Jerome Caja was born in Cleveland into a Catholic family of 11 boys. He majored in studio art at Cleveland State and earned a master's degree in ceramics at the San Francisco Art Institute.
This humble, self-possessed artist painted exquisite miniatures with everything that you would find in a drag queen's handbag: nail polish, glitter, make-up, lipstick, and eye liner. His canvases included pistachio shells, lockets, discarded bottle caps, and small scraps of paper.
Jerome's iconography pays homage to a wide cast of saints and sinners: Jesus, the Virgin Mary, Saint Lucy, Satan, imps, priests, cherubs, demented clowns, cannibalistic birds, pigs, and gay icons.
Jerome died at the height of the AIDS-Art-Activism era in San Francisco from complications related to HIV.
His papers are housed in the Smithsonian Archives of American Art, and his work is collected in major museums around the country.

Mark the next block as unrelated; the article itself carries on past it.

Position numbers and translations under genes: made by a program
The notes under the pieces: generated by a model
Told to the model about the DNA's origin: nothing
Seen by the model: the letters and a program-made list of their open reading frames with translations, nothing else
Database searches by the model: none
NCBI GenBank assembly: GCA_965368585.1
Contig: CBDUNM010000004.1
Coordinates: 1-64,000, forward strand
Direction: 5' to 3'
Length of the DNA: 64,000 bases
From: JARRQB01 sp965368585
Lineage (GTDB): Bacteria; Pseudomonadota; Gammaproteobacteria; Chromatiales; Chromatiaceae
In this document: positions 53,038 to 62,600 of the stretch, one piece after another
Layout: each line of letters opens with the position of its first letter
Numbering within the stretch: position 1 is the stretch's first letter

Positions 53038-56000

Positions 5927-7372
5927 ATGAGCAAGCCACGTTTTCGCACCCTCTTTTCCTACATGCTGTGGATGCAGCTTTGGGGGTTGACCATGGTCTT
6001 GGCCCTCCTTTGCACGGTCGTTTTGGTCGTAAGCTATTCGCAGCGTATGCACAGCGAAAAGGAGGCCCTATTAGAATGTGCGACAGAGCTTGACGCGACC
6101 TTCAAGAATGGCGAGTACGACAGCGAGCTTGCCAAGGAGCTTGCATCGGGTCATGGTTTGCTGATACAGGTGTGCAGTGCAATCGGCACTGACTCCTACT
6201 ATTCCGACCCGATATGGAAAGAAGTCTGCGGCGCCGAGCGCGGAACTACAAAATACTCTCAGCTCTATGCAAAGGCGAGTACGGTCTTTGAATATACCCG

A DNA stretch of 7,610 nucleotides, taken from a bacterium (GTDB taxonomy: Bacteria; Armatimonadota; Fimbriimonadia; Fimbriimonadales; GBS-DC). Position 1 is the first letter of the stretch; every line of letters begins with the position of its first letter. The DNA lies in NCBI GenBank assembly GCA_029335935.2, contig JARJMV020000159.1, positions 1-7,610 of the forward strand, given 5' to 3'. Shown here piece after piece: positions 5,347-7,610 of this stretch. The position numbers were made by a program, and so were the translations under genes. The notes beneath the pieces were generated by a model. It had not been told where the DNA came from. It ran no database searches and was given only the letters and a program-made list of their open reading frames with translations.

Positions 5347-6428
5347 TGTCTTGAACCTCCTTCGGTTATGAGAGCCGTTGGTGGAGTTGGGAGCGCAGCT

- from The Jerome Project website
portrait of Jerome Caja by Catherine Opie, 1993
“…when I work, I have a working behavior and it's even less intellectual thought; it's more habitual. It's something that I just do. I just go into it and just do it. Usually I'm telling a story and playing and chatting with myself. 'Cause that's what my painting is, it's me talking to myself, telling jokes, or making a statement, or losing my temper, or whatever. Usually that's what I'm doing, when I'm painting, I'm talking to myself, I'm having a private conversation.” -Jerome Caja